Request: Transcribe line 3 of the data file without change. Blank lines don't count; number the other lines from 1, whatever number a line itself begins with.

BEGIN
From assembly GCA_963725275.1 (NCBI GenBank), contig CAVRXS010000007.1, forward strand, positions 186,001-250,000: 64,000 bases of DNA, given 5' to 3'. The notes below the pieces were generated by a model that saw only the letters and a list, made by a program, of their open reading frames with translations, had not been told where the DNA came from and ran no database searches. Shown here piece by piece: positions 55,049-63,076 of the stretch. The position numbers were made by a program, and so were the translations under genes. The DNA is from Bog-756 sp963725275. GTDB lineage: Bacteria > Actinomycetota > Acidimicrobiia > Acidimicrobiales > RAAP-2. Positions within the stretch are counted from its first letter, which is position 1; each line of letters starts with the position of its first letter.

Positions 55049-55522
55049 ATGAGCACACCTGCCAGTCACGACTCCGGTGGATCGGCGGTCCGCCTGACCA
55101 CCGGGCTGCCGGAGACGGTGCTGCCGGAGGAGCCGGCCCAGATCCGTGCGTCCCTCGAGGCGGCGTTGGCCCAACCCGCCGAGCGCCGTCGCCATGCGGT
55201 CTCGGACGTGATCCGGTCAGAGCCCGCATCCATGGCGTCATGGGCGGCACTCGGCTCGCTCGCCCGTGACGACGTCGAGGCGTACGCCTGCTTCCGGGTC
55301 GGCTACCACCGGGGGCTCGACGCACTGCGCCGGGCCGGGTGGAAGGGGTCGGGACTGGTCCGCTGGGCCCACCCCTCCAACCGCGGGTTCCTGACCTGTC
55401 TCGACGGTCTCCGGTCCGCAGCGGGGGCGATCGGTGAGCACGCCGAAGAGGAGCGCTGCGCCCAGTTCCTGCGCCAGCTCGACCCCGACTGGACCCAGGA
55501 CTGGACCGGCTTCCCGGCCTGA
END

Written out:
55049 ATGAGCACACCTGCCAGTCACGACTCCGGTGGATCGGCGGTCCGCCTGACCA